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Book Club Discussion: Room by Emma Donoghue

By Angela Hallstrom

First, my apologies! Even though this is completely embarrassing to admit, yesterday (Thursday, the day we were supposed to discuss this novel) I spent the entire day thinking it was Wednesday. I’m blaming it on the end of the school year. So forgive me for not having this discussion up and ready to go. Now, without futher ado, let’s discuss Room by Emma Donoghue. A plot summary and possible discussion questions are below, but feel free to respond to the novel in any way you’d like.

In many ways, Jack is a typical 5-year-old. He likes to read books, watch TV, and play games with his Ma. But Jack is different in a big way–he has lived his entire life in a single room, sharing the tiny space with only his mother and an unnerving nighttime visitor known as Old Nick. For Jack, Room is the only world he knows, but for Ma, it is a prison in which she has tried to craft a normal life for her son. When their insular world suddenly expands beyond the confines of their four walls, the consequences are piercing and extraordinary. Despite its profoundly disturbing premise, Emma Donoghue’s Room is rife with moments of hope and beauty, and the dogged determination to live, even in the most desolate circumstances. A stunning and original novel of survival in captivity, readers who enter Room will leave staggered, as though, like Jack, they are seeing the world for the very first time. –Lynette Mong, Amazon Best of the Month Sept. 2010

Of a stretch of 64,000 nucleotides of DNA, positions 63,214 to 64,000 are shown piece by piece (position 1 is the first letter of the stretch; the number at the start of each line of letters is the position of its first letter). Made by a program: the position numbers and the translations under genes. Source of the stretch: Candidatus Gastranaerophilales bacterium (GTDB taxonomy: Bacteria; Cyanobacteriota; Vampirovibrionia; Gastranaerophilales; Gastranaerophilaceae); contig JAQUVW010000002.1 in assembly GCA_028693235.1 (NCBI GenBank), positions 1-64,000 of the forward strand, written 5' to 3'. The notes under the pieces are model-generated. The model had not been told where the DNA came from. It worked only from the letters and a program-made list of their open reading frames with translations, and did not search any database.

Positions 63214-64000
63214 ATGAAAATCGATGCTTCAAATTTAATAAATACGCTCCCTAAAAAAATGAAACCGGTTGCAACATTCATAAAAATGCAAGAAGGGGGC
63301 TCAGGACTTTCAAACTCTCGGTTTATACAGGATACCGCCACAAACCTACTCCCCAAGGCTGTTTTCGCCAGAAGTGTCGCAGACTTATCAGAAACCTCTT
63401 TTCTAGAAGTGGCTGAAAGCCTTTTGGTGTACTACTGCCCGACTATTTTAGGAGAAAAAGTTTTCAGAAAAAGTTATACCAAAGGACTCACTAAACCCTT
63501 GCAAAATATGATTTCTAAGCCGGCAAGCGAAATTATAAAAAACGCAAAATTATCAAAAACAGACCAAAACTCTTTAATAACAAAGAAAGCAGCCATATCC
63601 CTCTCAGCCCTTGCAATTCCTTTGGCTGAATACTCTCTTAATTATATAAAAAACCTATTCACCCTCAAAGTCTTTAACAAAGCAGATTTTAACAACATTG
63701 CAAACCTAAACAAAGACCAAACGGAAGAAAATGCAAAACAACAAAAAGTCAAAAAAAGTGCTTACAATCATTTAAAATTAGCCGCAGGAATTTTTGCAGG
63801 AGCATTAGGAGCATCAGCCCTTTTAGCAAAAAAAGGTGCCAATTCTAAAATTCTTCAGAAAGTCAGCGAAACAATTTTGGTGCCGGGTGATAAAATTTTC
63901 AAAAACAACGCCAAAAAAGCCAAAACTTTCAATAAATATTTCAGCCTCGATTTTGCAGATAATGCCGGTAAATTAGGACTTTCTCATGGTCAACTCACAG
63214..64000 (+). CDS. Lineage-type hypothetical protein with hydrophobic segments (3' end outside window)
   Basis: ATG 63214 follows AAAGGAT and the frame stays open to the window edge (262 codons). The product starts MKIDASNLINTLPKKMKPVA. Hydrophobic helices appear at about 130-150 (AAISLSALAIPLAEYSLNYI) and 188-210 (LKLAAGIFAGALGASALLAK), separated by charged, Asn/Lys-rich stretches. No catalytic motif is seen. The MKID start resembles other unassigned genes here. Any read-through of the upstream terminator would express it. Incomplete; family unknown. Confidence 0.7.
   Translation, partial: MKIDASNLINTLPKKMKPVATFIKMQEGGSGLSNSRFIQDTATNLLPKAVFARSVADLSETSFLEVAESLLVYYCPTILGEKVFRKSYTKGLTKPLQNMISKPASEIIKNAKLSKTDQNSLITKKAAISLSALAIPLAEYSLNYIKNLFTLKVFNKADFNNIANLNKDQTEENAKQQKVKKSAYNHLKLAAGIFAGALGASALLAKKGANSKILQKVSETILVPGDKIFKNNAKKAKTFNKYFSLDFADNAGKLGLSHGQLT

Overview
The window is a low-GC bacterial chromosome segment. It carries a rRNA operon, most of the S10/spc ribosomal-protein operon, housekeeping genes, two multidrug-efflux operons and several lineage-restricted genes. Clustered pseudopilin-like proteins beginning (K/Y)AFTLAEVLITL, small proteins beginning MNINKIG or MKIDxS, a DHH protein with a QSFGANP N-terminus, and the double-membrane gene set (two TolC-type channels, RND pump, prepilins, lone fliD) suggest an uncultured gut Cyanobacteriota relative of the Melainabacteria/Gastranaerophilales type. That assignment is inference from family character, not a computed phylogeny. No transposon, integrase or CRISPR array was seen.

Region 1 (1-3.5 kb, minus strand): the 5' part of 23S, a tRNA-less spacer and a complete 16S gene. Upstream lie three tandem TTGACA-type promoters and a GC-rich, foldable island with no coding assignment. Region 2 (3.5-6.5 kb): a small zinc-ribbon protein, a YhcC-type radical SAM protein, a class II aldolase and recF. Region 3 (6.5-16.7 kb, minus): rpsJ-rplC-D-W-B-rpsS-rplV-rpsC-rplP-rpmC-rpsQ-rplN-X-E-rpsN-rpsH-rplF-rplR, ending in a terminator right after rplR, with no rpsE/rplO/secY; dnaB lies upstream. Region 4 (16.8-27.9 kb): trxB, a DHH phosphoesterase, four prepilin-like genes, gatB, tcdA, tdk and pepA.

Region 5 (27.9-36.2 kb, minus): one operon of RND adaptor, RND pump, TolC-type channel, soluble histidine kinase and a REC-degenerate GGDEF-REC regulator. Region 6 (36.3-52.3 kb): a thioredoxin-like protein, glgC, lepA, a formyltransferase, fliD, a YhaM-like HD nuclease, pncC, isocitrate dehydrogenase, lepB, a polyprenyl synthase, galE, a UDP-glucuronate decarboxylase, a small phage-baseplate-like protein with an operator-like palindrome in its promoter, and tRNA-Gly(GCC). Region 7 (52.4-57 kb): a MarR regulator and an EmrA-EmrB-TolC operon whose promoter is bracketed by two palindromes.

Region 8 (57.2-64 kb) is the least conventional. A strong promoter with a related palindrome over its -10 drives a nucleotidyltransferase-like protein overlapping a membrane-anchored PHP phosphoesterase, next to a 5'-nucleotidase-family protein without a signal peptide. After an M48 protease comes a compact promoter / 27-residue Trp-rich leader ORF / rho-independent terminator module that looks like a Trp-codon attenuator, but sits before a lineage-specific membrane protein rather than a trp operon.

Discussion Questions:

1-Room tells a harrowing story, but Donoghue’s decision to have a 5-year-old boy narrate the novel blunts some of the horror as it is filtered through his perception. What did you think about Donoghue’s decision to use Jack as the narrator? What were the benefits and drawbacks of this decision?

2-Donoghue said the following about her novel: “Room is a universal story of parenthood and childhood, and in Jack and Ma’s relationship I wanted to dramatize the full range of extraordinary emotions parents and children feel for each other: to put mothering in a weird spotlight and test it to its limits. Because it does have limits. Yes, Room celebrates mother-love but it also painfully calculates those moments when Ma has to recognize that Jack needs something other than her protection. Those moments all parents come to when love takes the form of stepping back, letting go.”

What do you admire about Ma? If you were in her situation, what would you have done differently? Even if you disagreed with some of Ma’s choices, could you understand why she made them?